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Field Test: Bird Photography with the Canon 7D II and 300mm f/2.8 II

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I’m a hobbyist bird photographer and I recently went birding in the Himalayan foothills in India, to a town called Sattal. For the trip, I rented a Canon 7D Mark II, 300mm f/2.8 II, and 2X TC III teleconverter. My own equipment is a 7D and 100-400L, both of the first generation.

I was a little apprehensive about the trip as I had never used a lens longer than 400mm before, and also because the 7D II’s autofocus has a bad reputation on the Internet. As it turns out, my fears were unfounded.

The combination is light, sharp, and has fast accurate autofocus. I was pretty happy with the performance of the combo, although the autofocus can be a little unsure at times especially if the background or foreground is busy. I shot entirely handheld and was pleased with the results of the IS in the lens. A lightweight, image stabilized 600mm setup is a real joy to use!

I will be buying this exact combination for myself soon.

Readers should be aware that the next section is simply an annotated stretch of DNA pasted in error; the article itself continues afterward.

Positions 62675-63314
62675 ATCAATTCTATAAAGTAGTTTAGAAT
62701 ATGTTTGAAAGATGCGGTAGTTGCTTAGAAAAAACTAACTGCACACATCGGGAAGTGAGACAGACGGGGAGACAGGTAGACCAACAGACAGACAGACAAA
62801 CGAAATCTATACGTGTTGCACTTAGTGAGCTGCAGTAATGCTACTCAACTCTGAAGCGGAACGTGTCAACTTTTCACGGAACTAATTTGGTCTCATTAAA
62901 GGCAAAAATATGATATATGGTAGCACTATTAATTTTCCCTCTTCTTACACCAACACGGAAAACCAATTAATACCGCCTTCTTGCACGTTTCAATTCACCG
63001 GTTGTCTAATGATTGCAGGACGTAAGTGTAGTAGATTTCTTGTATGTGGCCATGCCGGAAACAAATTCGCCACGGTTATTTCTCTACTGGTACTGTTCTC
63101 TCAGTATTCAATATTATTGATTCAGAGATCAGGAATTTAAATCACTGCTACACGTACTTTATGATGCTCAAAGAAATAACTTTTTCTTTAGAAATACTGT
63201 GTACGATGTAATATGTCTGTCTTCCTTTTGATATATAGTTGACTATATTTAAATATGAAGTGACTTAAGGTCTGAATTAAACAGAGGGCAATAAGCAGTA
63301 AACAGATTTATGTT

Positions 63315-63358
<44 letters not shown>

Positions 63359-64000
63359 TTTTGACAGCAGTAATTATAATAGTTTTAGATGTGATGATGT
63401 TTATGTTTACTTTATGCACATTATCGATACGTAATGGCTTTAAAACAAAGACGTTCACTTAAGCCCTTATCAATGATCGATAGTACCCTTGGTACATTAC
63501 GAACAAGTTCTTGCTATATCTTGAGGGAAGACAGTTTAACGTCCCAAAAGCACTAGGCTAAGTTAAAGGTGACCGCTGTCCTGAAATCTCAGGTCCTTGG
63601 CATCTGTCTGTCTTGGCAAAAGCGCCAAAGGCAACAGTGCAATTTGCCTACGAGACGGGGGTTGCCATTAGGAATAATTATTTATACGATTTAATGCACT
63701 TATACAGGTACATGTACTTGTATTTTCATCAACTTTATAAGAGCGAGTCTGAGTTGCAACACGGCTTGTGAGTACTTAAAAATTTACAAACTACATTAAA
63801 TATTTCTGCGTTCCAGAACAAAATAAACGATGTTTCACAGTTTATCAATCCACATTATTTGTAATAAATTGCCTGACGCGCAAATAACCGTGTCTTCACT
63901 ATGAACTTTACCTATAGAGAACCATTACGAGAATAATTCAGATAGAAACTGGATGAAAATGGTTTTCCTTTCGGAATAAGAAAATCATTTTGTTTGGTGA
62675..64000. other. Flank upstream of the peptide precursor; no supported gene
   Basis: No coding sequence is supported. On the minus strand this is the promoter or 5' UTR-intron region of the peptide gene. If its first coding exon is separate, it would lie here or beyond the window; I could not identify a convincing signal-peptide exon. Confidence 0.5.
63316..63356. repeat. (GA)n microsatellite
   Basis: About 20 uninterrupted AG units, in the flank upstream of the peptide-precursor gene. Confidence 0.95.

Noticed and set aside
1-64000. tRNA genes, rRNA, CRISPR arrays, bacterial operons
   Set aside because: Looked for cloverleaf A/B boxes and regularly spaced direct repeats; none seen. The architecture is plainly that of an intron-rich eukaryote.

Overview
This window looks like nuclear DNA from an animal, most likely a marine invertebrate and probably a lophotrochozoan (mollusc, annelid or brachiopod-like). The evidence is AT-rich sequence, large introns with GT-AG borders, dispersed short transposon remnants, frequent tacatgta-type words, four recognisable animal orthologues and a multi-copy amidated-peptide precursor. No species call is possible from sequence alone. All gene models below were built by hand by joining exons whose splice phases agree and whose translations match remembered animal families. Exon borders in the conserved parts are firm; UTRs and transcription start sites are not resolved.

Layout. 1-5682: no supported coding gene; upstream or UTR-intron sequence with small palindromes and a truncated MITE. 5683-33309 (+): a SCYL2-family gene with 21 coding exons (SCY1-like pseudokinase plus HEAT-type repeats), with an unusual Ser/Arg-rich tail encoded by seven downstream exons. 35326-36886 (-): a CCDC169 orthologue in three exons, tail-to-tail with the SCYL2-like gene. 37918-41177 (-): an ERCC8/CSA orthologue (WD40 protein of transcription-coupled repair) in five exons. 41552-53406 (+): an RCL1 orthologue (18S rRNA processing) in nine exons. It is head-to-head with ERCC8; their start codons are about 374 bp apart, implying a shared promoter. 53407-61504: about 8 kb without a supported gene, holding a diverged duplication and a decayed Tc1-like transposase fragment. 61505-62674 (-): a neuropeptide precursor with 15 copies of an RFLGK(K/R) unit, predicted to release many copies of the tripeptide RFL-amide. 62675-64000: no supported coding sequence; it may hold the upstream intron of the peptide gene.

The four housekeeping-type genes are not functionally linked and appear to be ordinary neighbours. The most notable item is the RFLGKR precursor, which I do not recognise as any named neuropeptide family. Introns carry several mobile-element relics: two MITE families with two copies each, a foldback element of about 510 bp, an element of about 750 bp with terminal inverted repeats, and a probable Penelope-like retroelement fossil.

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I shot at all sorts of high ISOs and the 7D II seems to show a marked improvement (more than 1 stop) in terms of noise when compared to my old 7D. I processed all the RAWs in the latest version of Digital Photo Professional. Compared to the 7D, the noise of the 7D II is much easier to remove in post because it is more uniform and fine-grained. The 7D has ugly color blotches which are well nigh impossible to remove.

Another area where the 7D II shines is the metering. I rarely had to apply any exposure compensation when shooting in the evaluative metering mode, whereas with my old 7D I always find myself adding or subtracting exposure.


About the author: Akshay Charegaonkar is a Mumbai-based amateur photographer who runs a business dealing with analytical chemistry instruments by day. He shoots bird photographs (for himself) and food photographs (for his wife’s baking blog). His portfolio can be seen on 500px and Facebook. A version of this post was also published here.

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